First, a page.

Police investigate the Hernandez shooting at The Bar

The Bar Surveillance Footage

Hernandez was shot and killed less than two weeks later at The Bar, on Nellis Ave., by Metro Sgt. David Toney. Hernandez was in the bar after his involvement in a shooting earlier that day on Stockbridge St.  Although Toney had no information about Hernandez’s earlier activities, surveillance video shows the suspect drew his weapon five seconds after Toney entered the establishment to have a cup of coffer with a friend and pointed it at the officer. Toney was able to draw his service weapon and fire six shots at the suspect, who stumbled into the restroom and died.

Manvilla’s death was the first fatal officer involved shooting of 2011 by Metro officers. Prior to the shooting Manvilla had been acting erratically, and had tried to gain access to at least two residences in area of Mountain Vista Street and Tropicana Avenue. Claiming that someone was after him, most residents told reporters they didn’t find the man threatening, but rather “scared to death.”

After pushing his way into a home on Fairfax Avenue and locking himself in the bathroom. The residents of the home said police were in the home less than 10 minutes before shots were fired. None of them told investigators they heard police issue any commands. Officers Juan Guzman and Michael Henry each fired one shot at Manvilla after they say he burst forth from the bathroom and charged them.

Manvilla’s autopsy determined he was under the influence of Methamphetamine and Amphetamine at the time of his death, which according to his friends and relatives, most likely led to his paranoid behavior.

Since taking over the DA’s office this year Wolfson has found reason not to file criminal charges in a total of seven FOIS as well as declining to press charges relating to the videotaped beating of a diabetic motorist by several officers from Henderson Police Department, including Brett Seekatz who can been seen repeatedly kicking the motorist in the head.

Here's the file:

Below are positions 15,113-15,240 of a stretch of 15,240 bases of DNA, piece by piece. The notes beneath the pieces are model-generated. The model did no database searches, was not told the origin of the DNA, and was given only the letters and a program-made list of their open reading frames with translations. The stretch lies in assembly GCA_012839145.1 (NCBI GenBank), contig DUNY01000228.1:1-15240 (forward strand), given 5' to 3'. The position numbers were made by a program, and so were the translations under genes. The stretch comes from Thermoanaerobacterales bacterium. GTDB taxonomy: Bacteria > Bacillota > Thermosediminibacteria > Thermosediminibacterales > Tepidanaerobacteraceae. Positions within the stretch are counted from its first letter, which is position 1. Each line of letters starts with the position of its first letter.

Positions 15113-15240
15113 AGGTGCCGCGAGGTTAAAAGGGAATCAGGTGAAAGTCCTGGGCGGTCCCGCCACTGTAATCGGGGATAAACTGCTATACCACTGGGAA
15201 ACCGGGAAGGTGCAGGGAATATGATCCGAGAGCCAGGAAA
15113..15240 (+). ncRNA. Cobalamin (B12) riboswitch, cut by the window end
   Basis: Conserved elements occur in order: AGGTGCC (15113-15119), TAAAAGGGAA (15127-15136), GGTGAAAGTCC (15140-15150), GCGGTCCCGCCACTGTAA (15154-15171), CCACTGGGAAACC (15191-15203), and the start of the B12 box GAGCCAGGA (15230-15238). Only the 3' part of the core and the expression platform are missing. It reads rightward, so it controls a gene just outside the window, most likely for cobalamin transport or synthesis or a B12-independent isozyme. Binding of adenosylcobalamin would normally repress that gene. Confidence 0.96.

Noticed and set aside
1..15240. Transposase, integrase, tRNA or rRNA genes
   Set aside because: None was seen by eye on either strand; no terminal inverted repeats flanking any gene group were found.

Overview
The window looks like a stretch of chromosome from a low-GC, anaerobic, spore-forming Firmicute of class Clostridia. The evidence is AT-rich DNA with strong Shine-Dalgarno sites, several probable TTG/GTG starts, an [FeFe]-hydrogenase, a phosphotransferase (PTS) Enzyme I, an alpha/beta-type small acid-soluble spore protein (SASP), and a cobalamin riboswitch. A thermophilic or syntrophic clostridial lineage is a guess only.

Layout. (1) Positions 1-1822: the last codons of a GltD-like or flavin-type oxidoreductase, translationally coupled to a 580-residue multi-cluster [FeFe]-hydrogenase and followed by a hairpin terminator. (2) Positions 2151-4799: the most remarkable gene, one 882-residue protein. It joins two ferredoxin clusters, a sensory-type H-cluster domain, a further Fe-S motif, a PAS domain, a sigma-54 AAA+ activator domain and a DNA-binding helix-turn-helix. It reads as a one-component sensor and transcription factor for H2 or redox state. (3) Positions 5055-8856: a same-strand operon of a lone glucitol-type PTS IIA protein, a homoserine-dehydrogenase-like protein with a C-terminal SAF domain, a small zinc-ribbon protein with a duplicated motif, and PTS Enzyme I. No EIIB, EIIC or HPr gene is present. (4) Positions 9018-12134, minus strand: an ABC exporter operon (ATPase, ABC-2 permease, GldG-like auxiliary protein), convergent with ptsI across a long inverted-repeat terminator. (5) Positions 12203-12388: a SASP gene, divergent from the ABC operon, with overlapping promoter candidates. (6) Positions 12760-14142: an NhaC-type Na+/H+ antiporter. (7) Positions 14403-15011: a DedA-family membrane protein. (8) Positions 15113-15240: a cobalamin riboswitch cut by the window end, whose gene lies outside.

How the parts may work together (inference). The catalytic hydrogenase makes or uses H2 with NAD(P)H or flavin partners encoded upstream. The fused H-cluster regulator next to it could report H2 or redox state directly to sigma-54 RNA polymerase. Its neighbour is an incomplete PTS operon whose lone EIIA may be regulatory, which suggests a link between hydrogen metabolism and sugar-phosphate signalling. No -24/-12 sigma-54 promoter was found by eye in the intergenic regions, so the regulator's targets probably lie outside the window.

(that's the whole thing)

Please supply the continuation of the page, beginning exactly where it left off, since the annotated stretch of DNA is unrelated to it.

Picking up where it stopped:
What are your thoughts on Wolfson’s decision not to await the public fact-finding process? Is his choice to bypass the Coroner’s Inquest good or bad for Clark County?

Clark County DA Continues to Clear Cops Without Inquests

Wolfson Clears More Killer Cops

Even Those

Who Refused to Cooperate With Investigators

Clark County’s rookie District Attorney has decided once again not to wait for the fact-finding process known as the Coroner’s Inquest and has cleared five more valley officers for their roles in the separate deaths of Benjamin Hunter Bowman, 22, and Anthony Jones, 44.

Bowman was killed during a botched robbery attempt at the PT’s Pub at 2280 Nellis in November, 2010. The shooting was captured on video and witnessed by several patrons and employees of the Pub. All of which showed that officers Michael Franco, Phillip Zaragoza and Peter Kruse shot Bowman in a clear attempt to save the life of a female bartender Bowman was holding at knife point.